But the truth is, it is rare. It is rare because cultures and traditions are often a barrier to knowing God. (That includes many cultures and traditions that are Christian based.) They divert the focus from God to religion and distort the picture of the one true God. That is why Paul says in Romans that preaching the good news is vital. How can they believe in one of whom they have not heard?

      March 19, 2011 at 2:55 pm |
  6. squidbillies

    It's about time someone started talking about Christian charitability. Of late too many Christians have turned hard Right Wing and for some reason don't think we should have a national health insurance so that everyone can remain well. After all what are the police and military forces for? For protecting citizens? Whats more protective than health care coverage? What would Jesus do? He would want every human being to be fed clothed and cared for, no matter who or what they are.

    March 19, 2011 at 2:28 pm |
    • airwx

      I agree with the concept of universal care. I disagree with the current law as it actually will cause the collapse of high quality care. If you want to get good care we must bring the cost in line with reality. It would take us way off topic to go further, but I generally agree.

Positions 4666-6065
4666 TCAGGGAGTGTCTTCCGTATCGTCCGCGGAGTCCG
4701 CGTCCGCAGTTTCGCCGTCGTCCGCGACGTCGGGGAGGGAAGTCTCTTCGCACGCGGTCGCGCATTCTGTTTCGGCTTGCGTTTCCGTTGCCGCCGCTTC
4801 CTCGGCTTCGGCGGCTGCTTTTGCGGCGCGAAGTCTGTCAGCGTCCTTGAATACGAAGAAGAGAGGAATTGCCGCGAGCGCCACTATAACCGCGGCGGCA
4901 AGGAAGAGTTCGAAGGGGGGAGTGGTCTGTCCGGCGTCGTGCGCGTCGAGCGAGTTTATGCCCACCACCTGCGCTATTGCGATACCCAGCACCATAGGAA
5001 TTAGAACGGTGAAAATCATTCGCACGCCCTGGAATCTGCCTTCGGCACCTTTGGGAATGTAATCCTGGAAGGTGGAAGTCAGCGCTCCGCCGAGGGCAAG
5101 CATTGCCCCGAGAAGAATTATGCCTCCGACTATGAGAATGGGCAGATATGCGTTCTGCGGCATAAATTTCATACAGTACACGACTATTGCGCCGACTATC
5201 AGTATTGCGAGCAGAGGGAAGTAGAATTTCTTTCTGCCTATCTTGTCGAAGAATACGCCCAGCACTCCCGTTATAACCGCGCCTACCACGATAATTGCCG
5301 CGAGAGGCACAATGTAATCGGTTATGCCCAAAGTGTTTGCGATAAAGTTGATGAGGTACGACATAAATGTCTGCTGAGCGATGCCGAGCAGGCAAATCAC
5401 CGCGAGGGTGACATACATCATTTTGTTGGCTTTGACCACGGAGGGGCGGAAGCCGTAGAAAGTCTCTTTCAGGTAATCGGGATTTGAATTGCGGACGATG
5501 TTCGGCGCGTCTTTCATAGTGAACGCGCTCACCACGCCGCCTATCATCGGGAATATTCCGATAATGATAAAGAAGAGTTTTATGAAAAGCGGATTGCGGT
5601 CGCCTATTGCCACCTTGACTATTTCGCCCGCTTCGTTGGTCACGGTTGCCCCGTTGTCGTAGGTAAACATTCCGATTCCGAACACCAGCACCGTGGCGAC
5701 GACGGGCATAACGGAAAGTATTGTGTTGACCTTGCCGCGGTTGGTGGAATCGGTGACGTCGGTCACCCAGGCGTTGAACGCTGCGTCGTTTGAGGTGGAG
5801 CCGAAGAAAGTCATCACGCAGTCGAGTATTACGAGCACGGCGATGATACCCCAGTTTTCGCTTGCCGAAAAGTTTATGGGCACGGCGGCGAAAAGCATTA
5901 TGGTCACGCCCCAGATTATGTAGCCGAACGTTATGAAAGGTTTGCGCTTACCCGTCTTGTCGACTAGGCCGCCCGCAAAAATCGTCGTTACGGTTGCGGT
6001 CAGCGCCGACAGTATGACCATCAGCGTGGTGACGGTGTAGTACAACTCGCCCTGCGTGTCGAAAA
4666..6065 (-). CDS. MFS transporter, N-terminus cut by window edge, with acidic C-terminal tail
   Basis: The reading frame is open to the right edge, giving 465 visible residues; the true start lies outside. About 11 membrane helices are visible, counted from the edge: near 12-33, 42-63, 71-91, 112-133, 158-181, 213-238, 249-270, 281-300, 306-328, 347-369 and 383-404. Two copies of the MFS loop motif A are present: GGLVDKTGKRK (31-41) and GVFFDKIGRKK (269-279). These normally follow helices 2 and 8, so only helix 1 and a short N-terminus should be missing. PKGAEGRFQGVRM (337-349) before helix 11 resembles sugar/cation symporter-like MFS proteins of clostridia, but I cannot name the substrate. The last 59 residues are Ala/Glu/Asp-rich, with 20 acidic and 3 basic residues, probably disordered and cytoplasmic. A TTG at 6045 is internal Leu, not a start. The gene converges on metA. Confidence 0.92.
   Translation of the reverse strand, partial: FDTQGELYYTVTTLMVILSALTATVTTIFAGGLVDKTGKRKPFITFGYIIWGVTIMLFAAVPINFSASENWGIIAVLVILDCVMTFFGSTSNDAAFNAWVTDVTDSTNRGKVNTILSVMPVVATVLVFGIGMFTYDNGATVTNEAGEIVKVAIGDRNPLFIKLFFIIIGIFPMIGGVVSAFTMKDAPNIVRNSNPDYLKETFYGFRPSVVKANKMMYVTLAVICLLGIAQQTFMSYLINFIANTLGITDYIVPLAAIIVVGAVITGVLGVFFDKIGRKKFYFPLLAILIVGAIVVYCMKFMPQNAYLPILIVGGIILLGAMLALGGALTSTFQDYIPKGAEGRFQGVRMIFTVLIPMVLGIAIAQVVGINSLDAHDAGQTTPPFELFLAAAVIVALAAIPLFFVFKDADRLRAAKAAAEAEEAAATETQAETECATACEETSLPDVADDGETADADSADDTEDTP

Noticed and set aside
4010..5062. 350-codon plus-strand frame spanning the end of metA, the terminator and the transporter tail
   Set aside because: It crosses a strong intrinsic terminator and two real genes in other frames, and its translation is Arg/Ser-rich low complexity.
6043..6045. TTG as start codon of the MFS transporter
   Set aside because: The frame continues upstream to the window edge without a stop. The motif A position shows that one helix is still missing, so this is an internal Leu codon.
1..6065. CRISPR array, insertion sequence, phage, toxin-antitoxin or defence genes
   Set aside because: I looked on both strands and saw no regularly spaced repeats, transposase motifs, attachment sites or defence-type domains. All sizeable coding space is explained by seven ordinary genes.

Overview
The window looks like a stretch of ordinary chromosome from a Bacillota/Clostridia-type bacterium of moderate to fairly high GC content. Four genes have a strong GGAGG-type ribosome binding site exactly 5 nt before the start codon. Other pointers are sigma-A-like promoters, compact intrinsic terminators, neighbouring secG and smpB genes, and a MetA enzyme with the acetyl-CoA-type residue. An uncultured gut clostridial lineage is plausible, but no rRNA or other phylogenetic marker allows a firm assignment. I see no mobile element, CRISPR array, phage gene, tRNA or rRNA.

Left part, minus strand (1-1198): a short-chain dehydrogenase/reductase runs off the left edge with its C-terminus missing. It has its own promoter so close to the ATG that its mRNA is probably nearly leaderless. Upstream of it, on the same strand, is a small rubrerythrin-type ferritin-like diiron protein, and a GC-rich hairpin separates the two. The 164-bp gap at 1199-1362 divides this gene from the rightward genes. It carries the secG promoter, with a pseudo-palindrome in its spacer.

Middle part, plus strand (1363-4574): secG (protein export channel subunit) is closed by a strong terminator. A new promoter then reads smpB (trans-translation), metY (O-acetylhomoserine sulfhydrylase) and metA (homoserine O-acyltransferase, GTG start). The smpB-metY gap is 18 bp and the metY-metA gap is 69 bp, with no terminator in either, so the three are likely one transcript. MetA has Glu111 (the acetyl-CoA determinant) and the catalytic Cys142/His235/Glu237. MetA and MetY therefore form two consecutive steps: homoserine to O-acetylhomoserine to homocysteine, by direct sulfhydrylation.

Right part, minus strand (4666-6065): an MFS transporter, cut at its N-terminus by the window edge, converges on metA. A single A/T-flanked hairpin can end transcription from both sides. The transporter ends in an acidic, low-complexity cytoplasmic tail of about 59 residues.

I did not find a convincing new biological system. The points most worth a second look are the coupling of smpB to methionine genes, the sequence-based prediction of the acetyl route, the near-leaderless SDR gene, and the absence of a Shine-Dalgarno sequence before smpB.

March 19, 2011 at 2:34 pm |
    • Al Bluengreenenbrownenburger

      Very interesting point. A number of things he said are socialist by modern standards, like sell all your goods at give it to the poor (I have yet to meet a Christian who has done that, by the way)..

      If Jesus came today and said exactly the same things, the very people who claim him now would be violently against him.

      March 19, 2011 at 2:41 pm |
  7. snugglebunny

    This guy is wrong on so many levels, unfortunately for him and all of the people who do not want to make a decision to be a true believer. Jesus Christ is Lord ~ not just an "anything goes" politically correct guy. In fact he's the Son of God. What he said about there being a place of outer darkness and weeping and knashing of teeth wasn't just an idle threat. He tries to get people to wake up out of a state of spiritual complacency yes but it's gotta be his way not man's way. I feel sorry for the people who believe this nonsense. Your blood will be on Rob Bell's hands in the day of judgement. And there WILL be one like it or not.

    March 19, 2011 at 2:26 pm |
    • JohnR

      If your demented fairy tale proves against all odds to be correct, everyone's blood will be on GOD'S hands and no one else's.

      March 19, 2011 at 2:30 pm |
    • pProf

      @johnR: Paul deals with your argument in Romans 9-11; recommend you see his answer, which is God's answer.

      March 19, 2011 at 2:39 pm |
    • snugglebunny